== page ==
Tuesday, November 27, 2007

...and play

Holiday time brings invitations to parties. Different types of parties; neighborhood “girls only” parties, work department parties, and appreciative business client parties. For some reason I really enjoy sewing holiday party outfits for the dressier type parties. I no longer sew a lot of gifts, or Christmas ornaments to exchange with friends. So to keep the holiday stress level up, I make party outfits. Every year, I go through the catalogs for ideas. Bloomingdales, Barrie Pace and NM are favorites. I also review my inspiration file of pages torn from magazines.
I typically choose a traditional dress or jacket pattern (my comfort zone) and make it in a glitzy, fancy fabric. This year the dress I have made for the cocktail and hors d’oeuvres party at the local botanical garden was inspired by the SFA ad for an Alberta Ferretti dress. All it took was Vogue pattern. 8229, silver and gold floral brocade fabric, and quite a few design changes.

I spent a lot of time studying the picture of the Ferretti dress in order to replicate the size and location of the design details correctly. The relationships I noted were; the pocket welts were the same width as the neck bands, the pockets were located in the waist to high hip area, the angle of the pocket welts was close to vertical, and echoed the angle of the armhole from underarm to neck band. The center front slit was longer then I felt comfortable wearing, so I exercised artistic license and shortened it to about 4 inches. I extended the bottom edge of the dress an additional 8 inches, and eliminated the ruffle. I used the pocket bag pattern and the welt form a raincoat pattern in a 2006 issue of BWOF. I have a packing tape dress form double that duplicates my shape very well. I pinned the partially completed dress to the dress form to make sure it fit, the fabric gathered reasonably well, and played with the pocket placement. The fabric is “cringe” …nylon. But it was lightweight, matched the look I was going for, and was on sale. I checked Sandra Betzina’s book More Fabric Savvy for info. on sewing nylon. “rip stop” was the only entry for nylon fabric and that sure didn’t make me feel good about using it for a party dress. I guess I can wear it camping and it will be water and wind resistant. The Vogue Sewing Book had a section on sewing metallic fabrics which was quite informative. Actually the rip stop recommendations worked well; cotton/poly thread, a new size 12 universal point needle, and medium heat with steam for pressing. The fabric was actually easy to sew. I used a low heat fusible interfacing for the bands, and to reinforce the front slit and pocket area. There was very little fraying, which was a pleasant surprise. I am hoping the party will be in one of the greenhouse rooms with lots of plants so that the temperature will be fairly warm. Of course that means the humidity will be high and I will need to use super hold hair gel. Just in case the temperature is a little cool, I am on the lookout for a cream colored shrug or shawl.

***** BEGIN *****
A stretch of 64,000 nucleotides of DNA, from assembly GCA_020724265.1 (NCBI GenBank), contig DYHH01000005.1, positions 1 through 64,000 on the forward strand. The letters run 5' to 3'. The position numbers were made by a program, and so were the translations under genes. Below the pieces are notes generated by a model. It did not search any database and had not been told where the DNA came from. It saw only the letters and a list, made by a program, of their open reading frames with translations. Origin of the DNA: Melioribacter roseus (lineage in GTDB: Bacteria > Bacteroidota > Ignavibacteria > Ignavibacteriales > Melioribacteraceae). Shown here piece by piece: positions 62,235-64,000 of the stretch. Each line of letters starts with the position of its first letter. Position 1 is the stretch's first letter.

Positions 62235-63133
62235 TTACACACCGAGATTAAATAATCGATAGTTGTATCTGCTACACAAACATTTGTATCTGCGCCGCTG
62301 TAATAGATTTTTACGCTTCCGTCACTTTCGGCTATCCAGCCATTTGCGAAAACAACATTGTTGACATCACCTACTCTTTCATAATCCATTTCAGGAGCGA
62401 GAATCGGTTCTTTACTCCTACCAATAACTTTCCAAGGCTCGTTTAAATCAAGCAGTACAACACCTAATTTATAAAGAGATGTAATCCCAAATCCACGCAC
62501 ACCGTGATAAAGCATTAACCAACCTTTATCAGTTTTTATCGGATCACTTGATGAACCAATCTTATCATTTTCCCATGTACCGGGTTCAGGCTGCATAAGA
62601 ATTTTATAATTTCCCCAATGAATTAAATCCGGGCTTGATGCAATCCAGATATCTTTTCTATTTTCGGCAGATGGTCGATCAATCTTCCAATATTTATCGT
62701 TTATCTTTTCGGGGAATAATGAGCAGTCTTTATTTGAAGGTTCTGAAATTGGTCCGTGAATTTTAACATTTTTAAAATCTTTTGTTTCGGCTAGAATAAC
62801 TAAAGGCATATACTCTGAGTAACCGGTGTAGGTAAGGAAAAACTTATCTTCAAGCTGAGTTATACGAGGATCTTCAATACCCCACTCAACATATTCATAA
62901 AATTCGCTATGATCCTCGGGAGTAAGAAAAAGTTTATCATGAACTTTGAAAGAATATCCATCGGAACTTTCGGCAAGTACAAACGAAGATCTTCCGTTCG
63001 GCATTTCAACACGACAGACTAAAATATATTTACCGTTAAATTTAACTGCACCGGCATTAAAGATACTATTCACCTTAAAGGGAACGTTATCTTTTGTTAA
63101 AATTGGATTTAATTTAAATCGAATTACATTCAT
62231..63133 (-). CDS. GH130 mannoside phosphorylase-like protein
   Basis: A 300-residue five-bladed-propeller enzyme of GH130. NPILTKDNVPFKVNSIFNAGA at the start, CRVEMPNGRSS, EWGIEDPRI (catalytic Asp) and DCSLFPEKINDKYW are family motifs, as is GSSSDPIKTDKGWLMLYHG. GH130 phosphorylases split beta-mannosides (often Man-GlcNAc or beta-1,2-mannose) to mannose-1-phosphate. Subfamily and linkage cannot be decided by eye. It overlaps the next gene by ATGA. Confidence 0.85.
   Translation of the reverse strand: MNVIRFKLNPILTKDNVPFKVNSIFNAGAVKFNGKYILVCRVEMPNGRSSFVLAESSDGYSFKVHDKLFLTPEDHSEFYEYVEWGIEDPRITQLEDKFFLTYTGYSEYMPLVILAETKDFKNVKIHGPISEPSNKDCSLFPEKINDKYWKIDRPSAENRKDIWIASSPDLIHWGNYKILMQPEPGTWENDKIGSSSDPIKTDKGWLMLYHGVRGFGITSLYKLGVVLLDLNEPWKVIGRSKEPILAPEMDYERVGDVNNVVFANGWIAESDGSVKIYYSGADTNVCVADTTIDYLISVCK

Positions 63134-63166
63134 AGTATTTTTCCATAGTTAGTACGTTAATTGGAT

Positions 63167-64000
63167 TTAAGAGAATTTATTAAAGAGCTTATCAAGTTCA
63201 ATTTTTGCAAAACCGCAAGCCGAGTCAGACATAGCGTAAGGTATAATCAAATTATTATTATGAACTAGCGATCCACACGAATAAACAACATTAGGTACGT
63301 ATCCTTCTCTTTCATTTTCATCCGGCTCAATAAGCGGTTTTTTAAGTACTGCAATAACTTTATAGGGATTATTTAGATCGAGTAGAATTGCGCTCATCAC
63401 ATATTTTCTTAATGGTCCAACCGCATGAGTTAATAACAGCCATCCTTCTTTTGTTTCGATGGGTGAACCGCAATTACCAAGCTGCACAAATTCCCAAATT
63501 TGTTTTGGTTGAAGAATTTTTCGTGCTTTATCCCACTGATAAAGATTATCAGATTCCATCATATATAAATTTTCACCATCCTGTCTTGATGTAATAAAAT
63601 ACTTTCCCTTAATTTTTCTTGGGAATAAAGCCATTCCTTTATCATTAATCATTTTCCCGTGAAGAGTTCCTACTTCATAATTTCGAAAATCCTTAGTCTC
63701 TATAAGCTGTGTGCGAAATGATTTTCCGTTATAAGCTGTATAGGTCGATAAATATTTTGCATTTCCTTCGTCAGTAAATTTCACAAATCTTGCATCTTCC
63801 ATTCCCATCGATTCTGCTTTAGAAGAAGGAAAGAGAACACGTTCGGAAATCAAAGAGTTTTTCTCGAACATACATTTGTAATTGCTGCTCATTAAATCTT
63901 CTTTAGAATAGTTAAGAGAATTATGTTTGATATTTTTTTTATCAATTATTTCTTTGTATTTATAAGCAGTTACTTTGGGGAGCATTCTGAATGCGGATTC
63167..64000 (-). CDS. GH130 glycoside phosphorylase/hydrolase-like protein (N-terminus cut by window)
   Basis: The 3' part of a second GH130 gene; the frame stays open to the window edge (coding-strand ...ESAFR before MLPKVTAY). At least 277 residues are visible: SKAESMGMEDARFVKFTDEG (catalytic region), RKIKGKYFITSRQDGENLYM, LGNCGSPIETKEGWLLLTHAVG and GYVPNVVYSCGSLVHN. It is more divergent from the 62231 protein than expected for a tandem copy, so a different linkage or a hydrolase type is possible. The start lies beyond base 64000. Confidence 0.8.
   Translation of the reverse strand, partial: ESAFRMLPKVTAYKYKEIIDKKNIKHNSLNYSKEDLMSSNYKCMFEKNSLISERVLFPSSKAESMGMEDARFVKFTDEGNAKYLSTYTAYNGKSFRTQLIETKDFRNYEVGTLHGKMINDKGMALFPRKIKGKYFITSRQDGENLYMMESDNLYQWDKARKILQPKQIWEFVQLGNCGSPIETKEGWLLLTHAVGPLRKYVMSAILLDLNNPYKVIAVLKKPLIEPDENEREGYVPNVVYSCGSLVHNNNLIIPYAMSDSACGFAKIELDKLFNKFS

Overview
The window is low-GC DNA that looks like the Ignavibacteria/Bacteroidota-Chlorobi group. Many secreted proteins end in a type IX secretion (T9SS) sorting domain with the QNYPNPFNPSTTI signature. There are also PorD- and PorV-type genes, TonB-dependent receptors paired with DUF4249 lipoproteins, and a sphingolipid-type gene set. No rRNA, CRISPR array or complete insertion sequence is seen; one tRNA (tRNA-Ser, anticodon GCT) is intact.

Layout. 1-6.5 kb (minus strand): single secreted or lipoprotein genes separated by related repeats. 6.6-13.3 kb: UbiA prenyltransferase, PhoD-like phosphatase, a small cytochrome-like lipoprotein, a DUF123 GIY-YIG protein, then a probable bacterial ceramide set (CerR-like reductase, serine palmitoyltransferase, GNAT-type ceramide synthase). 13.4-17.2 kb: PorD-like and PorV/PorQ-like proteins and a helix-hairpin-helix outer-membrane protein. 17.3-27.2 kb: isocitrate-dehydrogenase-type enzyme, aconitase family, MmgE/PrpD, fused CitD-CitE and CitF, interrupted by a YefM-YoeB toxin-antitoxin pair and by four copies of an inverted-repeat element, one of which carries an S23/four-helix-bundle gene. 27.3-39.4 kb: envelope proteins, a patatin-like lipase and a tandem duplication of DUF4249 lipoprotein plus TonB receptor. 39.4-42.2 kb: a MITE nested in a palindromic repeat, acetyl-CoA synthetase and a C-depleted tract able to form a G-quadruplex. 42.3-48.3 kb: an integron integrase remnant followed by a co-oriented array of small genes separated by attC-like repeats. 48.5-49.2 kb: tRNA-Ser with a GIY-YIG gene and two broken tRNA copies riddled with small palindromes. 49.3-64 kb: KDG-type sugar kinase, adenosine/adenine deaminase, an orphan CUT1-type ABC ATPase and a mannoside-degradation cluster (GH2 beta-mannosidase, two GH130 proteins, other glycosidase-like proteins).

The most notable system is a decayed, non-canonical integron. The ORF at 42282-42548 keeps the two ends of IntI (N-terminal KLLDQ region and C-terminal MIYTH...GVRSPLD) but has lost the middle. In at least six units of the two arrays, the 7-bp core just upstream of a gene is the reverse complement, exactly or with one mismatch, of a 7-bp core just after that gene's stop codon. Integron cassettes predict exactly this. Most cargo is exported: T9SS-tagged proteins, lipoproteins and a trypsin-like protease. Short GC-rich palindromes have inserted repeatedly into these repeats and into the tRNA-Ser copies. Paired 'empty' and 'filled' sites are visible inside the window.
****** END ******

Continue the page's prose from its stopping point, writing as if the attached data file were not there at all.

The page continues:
Sewing for Work

I recently made two items, from the Oct 2007 Burda World of Fashion magazine, to wear to work.
One is the popular, much reviewed jumper, number 121. Jumper, that is such a weird name for a garment if you think about it. The magazine called it a pinafore which is even worse. A pinafore to me is an apron type garment with a bib, worn over a dress. It is commonly worn by females under the age of 4 at dressy events. Imagine me waking up one morning and saying to myself “I think I’ll wear my gray pinafore to work today”. Anyway it is quick to make in knit (rayon polyspandex blend) fabric, comfortable to wear, and in dark grey, can be worn over a rainbow of different colored sweaters and blouses. The other item is the dress, number 117. I was intrigued by the origami type pleats used for shaping in the bodice. The magazine picture was a side view that didn’t show much. That caused me to think twice about making it. Was it so bad the stylist chose to hide the major details? I decided to proceed based on the line drawing. I wanted to use a plaid fabric, but a subtle one. I found a poly rayon blend with a dark grey background and a thin pastel pink and blue plaid. I really like how the dress turned out. The bodice pleats accent the horizontal lines of the plaid and they soar up and out on the sleeves. The changes I made were…1 Tapered the waist tucks into darts in the back. I think I will do the same to the front tucks. There is nothing like an abrupt change in a line to focus your attention on that area. 2. removed some of the bodice length for a SBA (small bust adjustment). And 3. lined the bodice and sleeves, eliminating the need for a neck facing.